When it comes to multiple choice tests, there’s this common piece of advice that always gets thrown around: When in doubt, always pick C.
At least, that’s the letter I was told–maybe you heard it was B. Whatever the letter, this advice pops up everywhere.
Some of you heard it from your parents, some of you read it on the internet, and I’m pretty sure I heard about it from this kid named Jimmy in my 8th-grade history class. But, as Abraham Lincoln once didn’t say,
“Always independently verify advice given to you by 8th graders named Jimmy.”
Truer words have never not been said.
To make sure you’re not basing your multiple choice strategies on questionable advice, today we’re going to go through some more well-founded and useful advice you can use to make sure you ace your next multiple choice test. I’ve got five main strategies to go through as well as one secret weapon (of sorts), so let’s get started.
Gotta warn you: tip #1 is a game-changer: Make sure you put your name on your test.
Nah, I’m just kidding. Here are the real tips…
This technique lets you get an overview of all the questions the test is going to cover. As you’re doing this, you can quickly answer any questions that stand out as really easy, such as this one
However, another benefit of doing this is that you’re priming your brain a little for each question. Sometimes, multiple choice test questions will contain details that might hint at, or even outright answer, other questions on the same test.
For example, say you encounter a question like:
Which American President’s death caused Napoleon to order 10 days of mourning in France?
And the potential answers are:
- Thomas Jefferson
- George Washington
- John Adams
Now, even if you know nothing about the boundless respect Bonaparte had for one of these men, there’s an answer here you can immediately eliminate. Still, maybe you’re stumped about which of the three remaining answers is correct.
But later, you come up against another question:
True or False: Even though John Adams and Thomas Jefferson were bitter rivals during their later political careers, they eventually became friends again and remained so until their deaths in 1826.
Now, let’s say you do you happen to remember that Napoleon himself died in 1821. If you knew that, then the second question contains the answer to the first.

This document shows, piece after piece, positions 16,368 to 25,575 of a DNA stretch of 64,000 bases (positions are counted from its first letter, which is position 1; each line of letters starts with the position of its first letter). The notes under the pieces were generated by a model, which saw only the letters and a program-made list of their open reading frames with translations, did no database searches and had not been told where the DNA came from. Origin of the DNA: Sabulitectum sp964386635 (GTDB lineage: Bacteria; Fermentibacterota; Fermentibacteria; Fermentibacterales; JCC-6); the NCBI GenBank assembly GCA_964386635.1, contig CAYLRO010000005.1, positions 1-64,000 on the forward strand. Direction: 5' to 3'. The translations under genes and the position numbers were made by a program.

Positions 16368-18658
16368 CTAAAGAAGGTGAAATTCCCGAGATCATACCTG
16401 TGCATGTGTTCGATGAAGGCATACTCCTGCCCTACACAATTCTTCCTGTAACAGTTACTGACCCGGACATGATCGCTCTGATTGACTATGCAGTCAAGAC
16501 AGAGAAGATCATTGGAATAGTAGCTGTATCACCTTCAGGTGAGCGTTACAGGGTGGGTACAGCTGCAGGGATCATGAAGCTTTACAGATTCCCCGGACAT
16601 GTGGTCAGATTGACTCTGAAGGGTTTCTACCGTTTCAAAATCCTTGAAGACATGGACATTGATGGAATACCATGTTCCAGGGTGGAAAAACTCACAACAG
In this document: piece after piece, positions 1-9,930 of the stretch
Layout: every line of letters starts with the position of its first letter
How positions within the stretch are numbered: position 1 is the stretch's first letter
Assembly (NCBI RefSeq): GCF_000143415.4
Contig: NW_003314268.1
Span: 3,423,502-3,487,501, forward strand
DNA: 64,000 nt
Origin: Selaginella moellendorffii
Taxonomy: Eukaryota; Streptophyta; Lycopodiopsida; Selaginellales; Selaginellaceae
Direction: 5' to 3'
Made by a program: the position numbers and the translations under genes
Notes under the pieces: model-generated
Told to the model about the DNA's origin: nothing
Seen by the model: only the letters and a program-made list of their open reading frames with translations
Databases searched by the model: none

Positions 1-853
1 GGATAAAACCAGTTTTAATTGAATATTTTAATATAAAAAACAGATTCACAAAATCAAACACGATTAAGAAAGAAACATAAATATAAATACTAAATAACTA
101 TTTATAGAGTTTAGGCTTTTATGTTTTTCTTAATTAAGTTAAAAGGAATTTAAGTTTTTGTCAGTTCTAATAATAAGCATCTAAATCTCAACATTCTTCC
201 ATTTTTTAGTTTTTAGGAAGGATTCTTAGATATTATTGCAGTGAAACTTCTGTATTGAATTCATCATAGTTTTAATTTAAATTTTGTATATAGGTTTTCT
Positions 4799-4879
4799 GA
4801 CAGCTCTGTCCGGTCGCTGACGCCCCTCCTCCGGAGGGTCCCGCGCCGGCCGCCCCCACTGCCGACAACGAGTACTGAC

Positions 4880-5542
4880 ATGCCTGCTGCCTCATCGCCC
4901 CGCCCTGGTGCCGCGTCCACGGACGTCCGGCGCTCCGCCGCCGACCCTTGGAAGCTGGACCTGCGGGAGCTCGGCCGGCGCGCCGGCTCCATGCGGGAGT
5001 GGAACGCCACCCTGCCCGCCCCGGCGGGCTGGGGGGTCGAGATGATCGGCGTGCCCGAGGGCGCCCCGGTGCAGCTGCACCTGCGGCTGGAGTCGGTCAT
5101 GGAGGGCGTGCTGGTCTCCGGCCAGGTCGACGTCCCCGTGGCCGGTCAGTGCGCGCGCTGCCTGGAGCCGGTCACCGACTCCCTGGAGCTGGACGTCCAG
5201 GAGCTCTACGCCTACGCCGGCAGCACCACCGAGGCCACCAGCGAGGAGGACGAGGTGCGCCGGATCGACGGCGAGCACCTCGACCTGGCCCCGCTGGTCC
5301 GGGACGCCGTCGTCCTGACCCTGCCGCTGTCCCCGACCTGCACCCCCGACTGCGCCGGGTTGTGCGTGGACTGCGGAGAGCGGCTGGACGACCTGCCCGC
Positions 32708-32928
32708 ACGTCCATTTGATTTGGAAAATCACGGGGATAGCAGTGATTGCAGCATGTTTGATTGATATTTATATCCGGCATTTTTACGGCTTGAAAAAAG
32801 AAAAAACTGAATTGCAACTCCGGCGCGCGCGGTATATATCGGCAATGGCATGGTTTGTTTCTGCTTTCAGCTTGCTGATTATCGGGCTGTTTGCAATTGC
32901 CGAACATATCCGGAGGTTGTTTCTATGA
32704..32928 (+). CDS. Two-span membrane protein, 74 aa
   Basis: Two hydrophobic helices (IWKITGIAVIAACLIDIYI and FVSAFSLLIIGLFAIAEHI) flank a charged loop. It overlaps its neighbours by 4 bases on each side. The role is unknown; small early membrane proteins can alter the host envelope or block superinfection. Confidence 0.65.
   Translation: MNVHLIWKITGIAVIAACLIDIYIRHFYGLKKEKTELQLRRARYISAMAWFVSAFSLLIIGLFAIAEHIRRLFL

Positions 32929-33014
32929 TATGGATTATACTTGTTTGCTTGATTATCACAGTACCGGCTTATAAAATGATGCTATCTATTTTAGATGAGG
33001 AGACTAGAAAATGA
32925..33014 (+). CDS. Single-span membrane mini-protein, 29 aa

There might not always be details like these in your tests, and you shouldn’t spend a ton of time trying to dig them up – after all, preparing in advance is much more effective. Still, this can be an easy way to find the answer if you’re stuck.
Or, as I like to call it, the Tiny the Tiger method – because it’s like that boss fight in Crash Warped where you alternate between fighting Tiny and easily avoiding a bunch of lions.
9o’s kid video game references aside, however, this is a really helpful method that I learned about in Barbara Oakley’s book A Mind for Numbers. In this technique, you start by jumping into a really hard question and working on it for a few minutes.
If you can’t get the answer, then you immediately jump to and work on an easier question. This prevents you from wasting time bashing your head against questions you can’t answer, but it also has the added benefit of engaging your brain’s diffused thinking mode.
When you actively work on a problem, you’re using your brain’s focused mode. This mode is great for doing complex mental tasks, but there’s a limited amount of time you can spend in this mode before getting burned out.
By switching to an easier problem, you allow your subconscious mind to work on the hard problem in the background. This gives you a better chance of being able to answer the hard problem when you return to it later.
This is my unnecessarily complicated acronym for: Read the freakin’ question twice. Multiple-choice questions are really tempting to breeze through, and it can be easy to skim the question and immediately start looking for answers you’re familiar with. But these questions can be tricky, so you need to make sure you understand exactly what they’re asking.
Here are some tricky things questions might ask you:
- Which of the following is NOT…
- Mark ALL answers that apply
- Which of the following is MOST correct?
- ALL OF THE ABOVE or NONE OF THE ABOVE.
I’m not proud to say that there was at least one time in college where I rushed through a test and marked a correct answer without ever seeing that there was also an “All of the above” choice, which was in fact correct. Oops.
I always found that double checking the entire test at the end was overwhelming, and I’d tend to rush it. I still think you should do this (and budget time for it), but you should also briefly double check your answers once you finish each page.
When you do it this way, there are only 5-10 questions to check, and you’ll be far more likely to catch little mistakes like marking the wrong letter, or not noticing some small detail in a question.